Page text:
"Love! Do you know the meaning of the word?" 'How should I not?' said the Lady, 'I am in love...in Love Himself.'
~C.S. Lewis
The Great Divorce

Tuesday, April 27, 2010

Oedipus and Seeking the Truth

In one of the classes I teach we are currently reading the trilogy of plays by Sophocles which feature the tragic character Oedipus. His story is fairly well-known. His parents abandoned him in infancy, hoping to avoid the prophecy which had predicted the boy would kill his father, King Laius, and marry his mother. Through a series of fated events, the prophecy comes true, but unbeknownst to all. It is not until the city of Thebes, which was ruled by Oedipus and his wife/mother Jocasta, comes under a serious curse does anyone begin to suspect anything. The prophet Tireseias tells Oedipus what he had done-but Oedipus thinks he is crazy. However, through a series of conversations, the Theban king becomes steadily convinced that he indeed may have killed his father, and in turn married his mother. While it is becoming clearer to Oedipus what he had done, it is also becoming equally clear to Jocasta. Their actiions in response to these revelations, revelations which may well show the king to be guilty of patricide and incest, are worth considering.

"O be persuaded by me, I entreat you; do not do this." Jocasta
"I will not be persuaded to let be the chance of finding out the whole thing clearly." Oedipus

In the moment of truth, the queen suggests a cover-up and the king, transparency.
When everything comes fully into light, Oedipus gouges out his eyes and exiles himself. A cruel punishment, yes. But Oedipus teaches us that the truth is always worth seeking. Yes, it can be painful. Think of the Roman Catholic Church. It would have been painful to bring to light the stories of abuse...but it would have been better if there had not originally been a cover-up. But while you're at it, think of yourself. Are you willing to seek the truth, despite the pain it will cause you? The Truth himself desires for us to seek him. But Jesus never says it won't hurt a little when we find him. There are things we will have to give up when we discover God and come into communion with him. But it is better to be in the Truth feeling pain, than experiencing comfort in lies.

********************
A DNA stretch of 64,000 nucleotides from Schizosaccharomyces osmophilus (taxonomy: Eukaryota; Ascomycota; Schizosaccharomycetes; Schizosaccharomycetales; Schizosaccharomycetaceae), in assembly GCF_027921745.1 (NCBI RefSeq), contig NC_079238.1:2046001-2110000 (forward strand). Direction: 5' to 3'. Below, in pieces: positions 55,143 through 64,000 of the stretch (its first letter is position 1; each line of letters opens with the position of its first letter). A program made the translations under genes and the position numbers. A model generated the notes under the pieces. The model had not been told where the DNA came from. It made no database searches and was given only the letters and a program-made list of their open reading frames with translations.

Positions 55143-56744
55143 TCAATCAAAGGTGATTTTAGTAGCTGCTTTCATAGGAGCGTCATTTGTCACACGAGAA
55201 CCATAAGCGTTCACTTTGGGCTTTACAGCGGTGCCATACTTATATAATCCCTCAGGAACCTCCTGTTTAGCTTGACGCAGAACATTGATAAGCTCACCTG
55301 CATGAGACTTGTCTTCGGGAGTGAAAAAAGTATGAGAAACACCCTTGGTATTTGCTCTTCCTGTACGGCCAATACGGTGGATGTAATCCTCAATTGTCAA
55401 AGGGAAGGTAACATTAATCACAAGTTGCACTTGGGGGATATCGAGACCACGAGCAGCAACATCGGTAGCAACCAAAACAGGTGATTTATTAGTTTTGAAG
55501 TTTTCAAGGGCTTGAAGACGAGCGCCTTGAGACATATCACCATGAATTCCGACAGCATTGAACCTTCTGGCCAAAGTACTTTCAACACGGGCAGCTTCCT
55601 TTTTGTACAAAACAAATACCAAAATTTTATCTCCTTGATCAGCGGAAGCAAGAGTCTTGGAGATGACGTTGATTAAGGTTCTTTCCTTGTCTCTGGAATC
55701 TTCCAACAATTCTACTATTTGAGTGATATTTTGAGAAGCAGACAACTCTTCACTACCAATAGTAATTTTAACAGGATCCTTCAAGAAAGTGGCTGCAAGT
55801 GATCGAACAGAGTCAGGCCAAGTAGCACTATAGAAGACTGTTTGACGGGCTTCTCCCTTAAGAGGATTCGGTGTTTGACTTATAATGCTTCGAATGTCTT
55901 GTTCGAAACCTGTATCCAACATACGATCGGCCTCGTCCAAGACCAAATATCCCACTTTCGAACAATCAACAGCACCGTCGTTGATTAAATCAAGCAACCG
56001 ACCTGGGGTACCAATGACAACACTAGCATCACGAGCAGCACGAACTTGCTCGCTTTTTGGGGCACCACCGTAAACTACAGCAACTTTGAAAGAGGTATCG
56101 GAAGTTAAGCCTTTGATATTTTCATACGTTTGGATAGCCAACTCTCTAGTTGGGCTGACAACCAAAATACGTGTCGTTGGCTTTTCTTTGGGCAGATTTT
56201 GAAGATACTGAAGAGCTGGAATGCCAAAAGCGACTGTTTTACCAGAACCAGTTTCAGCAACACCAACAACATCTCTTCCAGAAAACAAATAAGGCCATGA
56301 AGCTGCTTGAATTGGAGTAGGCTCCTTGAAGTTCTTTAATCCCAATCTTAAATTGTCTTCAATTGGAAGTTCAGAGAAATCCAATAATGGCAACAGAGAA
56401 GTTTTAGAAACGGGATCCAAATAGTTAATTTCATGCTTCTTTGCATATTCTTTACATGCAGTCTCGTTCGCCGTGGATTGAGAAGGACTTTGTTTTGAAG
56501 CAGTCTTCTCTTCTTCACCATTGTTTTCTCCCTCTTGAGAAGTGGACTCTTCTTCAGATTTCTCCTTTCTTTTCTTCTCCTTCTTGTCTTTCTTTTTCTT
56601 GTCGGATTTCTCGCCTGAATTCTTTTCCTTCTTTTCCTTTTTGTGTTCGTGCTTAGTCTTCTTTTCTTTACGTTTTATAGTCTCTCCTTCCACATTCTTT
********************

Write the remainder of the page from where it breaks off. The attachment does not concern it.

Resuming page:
Oedipus went into exile a blind man, but one who could see better than he had ever had because of the light of truth. As Christians, we ought to bring what is dark and sinful within ourselves to the Lord. It will hurt some...being burned with fire always does. But the fire of the Lord doesn't have to destroy...it can refine. Oedipus stands as an example that, despite the consequences, we are genuinely happier when Truth reigns in our hearts.

Monday, April 12, 2010

Trivialized Sexuality

"How do they do it? The ones who make love without love?"-Sharon Olds

Who knows what it is that makes something stick with you. Yet we all have this capability to remember things that to anyone else might be just as easily forgettable. In my sophmore year of college I read a poem for literature appreciation that began with the line cited above.

I hadn't thought about it in years...until tonight. I was watching one of my favorite tv shows and became disgusted with two of the main characters. After sleeping together, the one said "I love you" and the woman refused to respond in kind. It was slightly clever; usually it is the uncommitted male who is put in this role with the inability to say "I love you." But how, if I may be blunt, can you have sex without love? How is it that sex has gone from the prized gift of God, to the 97 billion dollar/year porn industry?

I would like to suggest a couple of the big stepping stones:

1.) Overall rejection of Christ, the Bridegroom. It is not possible to understand the full importance of sexuality outside an understanding that Jesus Christ is married to his Church. The figure of marriage is used in Matthew's Gospel, St. Paul's letter to the Ephesians, and the beautiful prophecy of Hosea, to describe how Jesus would redeem humanity. It would be through a marriage, quite literally made in heaven.

2.) Acceptance of contraception. Is there any bigger reason for the trvialization of sexuality? Not sure. What I am sure of is that contraception creates the possibility for sex without responsibility. That will only encourage sexuality divorced from its ultimate purpose-the creation of life.

2b.) If sex is all about what pleasure I can get, even to people in the Church, how can we ever say with any authority that homosexuality or beastiality is wrong? Is it not forbidden because it is sex separated from the purpose God intended? When Christians, en masse, began seeing contraception as acceptable, it lost its opportunity to witness effectively against the trivialized position of sex in our culture.

3.) Desensitization. You can blame your media of choice. The tv, the computer, billboards, whatever your pleasure. The point it, we don't have to look. But the blood of Lot's wife runs through our own veins. It is in our nature to look at the filth that surrounds us. And all too often, we reach the point where looking doesn't seem so bad anymore. This may be where the rubber meets the road for so many of us: can we turn it off of our tv? Catholic Christians, if they are living faithfully, do not fall under the condemnation of the first two "stepping stones", but I think we all suffer from some degree of desensitization.

We need to look away now. We need to ask God for a restoration of innocence. I'm sure there are other problems that have led to untold millions "making love without love." Anybody else have thoughts that might help us recover sex's true meaning?